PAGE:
After Father Wojtyla was made a bishop, they founded an institute that addressed pastoral issues related to marriage and the family.

“My mother wanted to do something to defend human life, and, as a psychiatrist, she started to see the problems that occurred in marriage and the family. She wanted to help people, and this young priest had the same goal,” said Dadak.

As Ania moved from childhood to adolescence, she was struck by Father Wojtyla’s distinctive way of life.

“He lived with prayer, work and with God. It sounds pompous, but it was like that,” she said, noting that he had few possessions.

“He was the only one I have ever met who really loved the sinner and condemned the sin. We are all supposed to do that, but none of us really succeeds.”

On one occasion, during Dadak’s rebellious teenage years, Father Wojtyla asked to speak with her after she got in trouble with her mother for staying out late at a party. She was still fuming when she arrived for their meeting, but was quickly disarmed by his response.

“He was always very loving. Because of his goodness and holiness, rather than any condemnation, you suddenly saw what you did was wrong,” she recalled.

Father Wojtyla stayed close to the Poltawskas after he became a a bishop and later was appointed the cardinal-archbishop of Kraków. When Wanda developed cancer, he wrote to Padre Pio to ask for his intercession. Wanda was cured, and that documented miracle was used in the case for the Italian saint’s canonization.

Looking back, Ania acknowledged that no one in her family circle was shocked when Cardinal Wojtyla was elected pope in 1978.

“If you believe the Holy Spirit is governing the Church, then you [understand how] this man, who was so humble and simple, would become pope,” she said.

Dadak recalled that Cardinal Wojtyla also was not surprised that the College of Cardinals chose him to succeed Pope John Paul I.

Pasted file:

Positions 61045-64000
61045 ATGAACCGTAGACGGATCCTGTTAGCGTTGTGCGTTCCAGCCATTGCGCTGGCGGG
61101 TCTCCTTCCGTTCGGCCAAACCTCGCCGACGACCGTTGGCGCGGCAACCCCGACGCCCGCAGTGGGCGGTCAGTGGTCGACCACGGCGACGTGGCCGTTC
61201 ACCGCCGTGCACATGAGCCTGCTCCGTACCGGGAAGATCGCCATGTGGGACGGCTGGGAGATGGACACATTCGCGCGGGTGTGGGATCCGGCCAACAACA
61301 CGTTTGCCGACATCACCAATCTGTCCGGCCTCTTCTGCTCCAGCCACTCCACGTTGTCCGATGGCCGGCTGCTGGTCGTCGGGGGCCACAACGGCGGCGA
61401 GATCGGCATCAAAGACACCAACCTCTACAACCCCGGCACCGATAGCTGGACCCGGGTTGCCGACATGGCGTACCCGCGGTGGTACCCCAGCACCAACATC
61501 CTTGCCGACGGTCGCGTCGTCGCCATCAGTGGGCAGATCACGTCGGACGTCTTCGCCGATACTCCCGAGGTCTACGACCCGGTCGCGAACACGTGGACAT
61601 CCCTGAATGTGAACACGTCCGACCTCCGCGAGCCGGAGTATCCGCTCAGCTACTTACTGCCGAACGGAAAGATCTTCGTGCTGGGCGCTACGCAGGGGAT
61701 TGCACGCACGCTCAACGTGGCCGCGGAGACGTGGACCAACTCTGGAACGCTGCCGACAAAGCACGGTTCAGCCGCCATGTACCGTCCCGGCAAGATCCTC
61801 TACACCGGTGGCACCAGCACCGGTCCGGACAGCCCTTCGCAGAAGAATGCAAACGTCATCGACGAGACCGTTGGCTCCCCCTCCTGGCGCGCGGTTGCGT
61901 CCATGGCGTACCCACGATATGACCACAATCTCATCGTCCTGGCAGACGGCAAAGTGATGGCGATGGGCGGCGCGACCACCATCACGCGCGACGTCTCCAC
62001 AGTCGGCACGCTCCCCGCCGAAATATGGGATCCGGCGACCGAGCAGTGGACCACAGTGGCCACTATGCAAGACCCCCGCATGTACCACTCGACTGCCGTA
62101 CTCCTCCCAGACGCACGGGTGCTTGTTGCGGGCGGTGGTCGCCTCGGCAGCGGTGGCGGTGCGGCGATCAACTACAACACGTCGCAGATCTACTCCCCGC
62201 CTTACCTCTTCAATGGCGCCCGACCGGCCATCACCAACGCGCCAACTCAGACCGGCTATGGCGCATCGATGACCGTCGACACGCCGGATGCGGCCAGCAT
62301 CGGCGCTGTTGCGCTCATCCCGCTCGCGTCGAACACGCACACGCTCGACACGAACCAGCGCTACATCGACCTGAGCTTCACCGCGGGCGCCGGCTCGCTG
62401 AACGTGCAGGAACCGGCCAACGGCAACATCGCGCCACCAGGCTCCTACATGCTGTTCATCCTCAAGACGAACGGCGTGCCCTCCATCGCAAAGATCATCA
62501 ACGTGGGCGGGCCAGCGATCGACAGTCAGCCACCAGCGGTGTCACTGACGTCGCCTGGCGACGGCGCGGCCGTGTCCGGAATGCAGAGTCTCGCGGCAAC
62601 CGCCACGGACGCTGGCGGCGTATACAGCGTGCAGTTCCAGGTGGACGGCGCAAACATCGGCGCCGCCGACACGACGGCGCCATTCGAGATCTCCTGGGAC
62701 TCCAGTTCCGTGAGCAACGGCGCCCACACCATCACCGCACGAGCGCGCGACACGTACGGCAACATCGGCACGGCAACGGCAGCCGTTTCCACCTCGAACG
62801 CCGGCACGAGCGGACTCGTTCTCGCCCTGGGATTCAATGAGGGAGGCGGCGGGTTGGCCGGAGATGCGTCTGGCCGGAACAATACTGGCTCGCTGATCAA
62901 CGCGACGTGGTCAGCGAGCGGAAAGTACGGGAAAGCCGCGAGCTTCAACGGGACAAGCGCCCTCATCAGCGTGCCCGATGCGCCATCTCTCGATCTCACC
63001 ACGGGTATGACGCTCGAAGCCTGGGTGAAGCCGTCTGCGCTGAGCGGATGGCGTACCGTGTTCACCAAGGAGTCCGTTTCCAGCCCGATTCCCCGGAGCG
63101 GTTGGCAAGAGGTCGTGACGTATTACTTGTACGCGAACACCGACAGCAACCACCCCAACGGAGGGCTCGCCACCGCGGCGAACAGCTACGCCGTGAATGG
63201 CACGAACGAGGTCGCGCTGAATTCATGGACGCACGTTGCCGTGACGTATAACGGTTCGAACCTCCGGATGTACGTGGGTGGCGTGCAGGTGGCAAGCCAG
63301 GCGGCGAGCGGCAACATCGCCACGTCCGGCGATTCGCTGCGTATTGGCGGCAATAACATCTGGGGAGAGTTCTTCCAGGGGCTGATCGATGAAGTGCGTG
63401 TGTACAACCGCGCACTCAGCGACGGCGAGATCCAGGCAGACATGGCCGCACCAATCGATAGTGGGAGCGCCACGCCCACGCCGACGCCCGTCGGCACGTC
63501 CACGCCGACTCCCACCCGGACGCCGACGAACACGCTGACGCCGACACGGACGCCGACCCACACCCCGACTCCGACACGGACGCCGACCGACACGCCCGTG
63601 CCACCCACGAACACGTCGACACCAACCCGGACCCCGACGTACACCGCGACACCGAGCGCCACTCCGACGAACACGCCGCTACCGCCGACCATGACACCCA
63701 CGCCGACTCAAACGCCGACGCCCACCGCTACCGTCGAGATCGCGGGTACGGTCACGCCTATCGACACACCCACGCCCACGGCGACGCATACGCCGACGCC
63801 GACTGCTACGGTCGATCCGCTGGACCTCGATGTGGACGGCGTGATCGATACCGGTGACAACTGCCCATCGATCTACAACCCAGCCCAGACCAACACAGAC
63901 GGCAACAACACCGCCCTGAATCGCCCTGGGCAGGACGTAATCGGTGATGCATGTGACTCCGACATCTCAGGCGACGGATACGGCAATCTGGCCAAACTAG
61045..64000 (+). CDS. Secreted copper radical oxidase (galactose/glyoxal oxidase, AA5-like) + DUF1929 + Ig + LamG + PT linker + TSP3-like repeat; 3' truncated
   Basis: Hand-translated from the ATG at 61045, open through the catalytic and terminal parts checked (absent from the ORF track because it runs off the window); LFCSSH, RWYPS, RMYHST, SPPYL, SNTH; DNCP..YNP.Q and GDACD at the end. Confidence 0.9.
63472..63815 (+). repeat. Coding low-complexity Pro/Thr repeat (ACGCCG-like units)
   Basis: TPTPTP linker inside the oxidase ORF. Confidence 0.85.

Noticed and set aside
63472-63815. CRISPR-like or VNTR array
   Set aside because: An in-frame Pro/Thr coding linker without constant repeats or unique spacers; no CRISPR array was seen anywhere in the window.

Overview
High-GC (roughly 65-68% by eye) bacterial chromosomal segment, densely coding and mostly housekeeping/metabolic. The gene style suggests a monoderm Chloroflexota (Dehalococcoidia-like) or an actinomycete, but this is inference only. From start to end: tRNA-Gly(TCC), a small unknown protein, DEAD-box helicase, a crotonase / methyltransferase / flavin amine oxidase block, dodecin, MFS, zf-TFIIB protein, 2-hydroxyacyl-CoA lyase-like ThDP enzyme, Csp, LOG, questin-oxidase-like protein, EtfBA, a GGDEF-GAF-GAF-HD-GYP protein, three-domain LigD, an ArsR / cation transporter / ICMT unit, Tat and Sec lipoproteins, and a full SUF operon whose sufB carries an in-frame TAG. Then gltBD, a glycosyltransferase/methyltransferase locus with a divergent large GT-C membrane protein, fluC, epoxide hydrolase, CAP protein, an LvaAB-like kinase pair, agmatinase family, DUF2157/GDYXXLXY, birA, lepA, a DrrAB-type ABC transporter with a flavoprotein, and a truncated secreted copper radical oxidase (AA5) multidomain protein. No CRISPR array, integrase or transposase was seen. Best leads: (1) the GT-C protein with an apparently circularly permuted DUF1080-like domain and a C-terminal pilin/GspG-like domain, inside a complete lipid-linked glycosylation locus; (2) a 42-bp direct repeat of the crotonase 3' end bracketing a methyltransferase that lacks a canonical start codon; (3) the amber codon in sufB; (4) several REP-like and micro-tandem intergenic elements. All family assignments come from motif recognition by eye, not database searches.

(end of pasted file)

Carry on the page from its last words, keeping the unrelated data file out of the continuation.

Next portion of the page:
“Deep down, he knew he would be pope and was already prepared. He never wanted power, but he accepted his duty and saw that God wanted him to do it.”

After his election, Wanda Poltawska was appointed to the Pontifical Council for the Family and became a regular visitor at the Vatican. The family also gathered at Castel Gandolfo, the pope’s summer residence.

By then, Ania was married to Casimir Dadak, and the couple lived in the United States with their children. Their younger son, Christopher, was baptized by Pope John Paul II, and their older son, Wojtek, said Ania Dadak, was familiar with John Paul’s tendency to “pray for a long time in the chapel, no matter who was waiting for him or how important they were.”

“During one trip, I remember my son repeatedly checking on him,” she said, “and coming out each time to say, ‘He is still praying’ — and again, ‘He is still praying!’”

Toward the close of John Paul’s pontificate, the family witnessed firsthand his painful struggle with Parkinson’s disease. Ania noted, “There was pressure on him to stand down. He was contemplating that in his prayer, but he decided, ‘God will take me away if I can’t serve as pope anymore.’ He was always in prayer.”

Wanda was with the Holy Father during his final days, and Ania joined her mother at his funeral Mass. She had known this priest her whole life, and as she looked at the long lines of people waiting to pray before his earthly remains, Ania Dadak “felt so humble. It was such a privilege to be there in prayer. And in Poland, though people mourned his passing, it was a time of spiritual renewal.”

Joan Frawley Desmond is the Register's senior editor.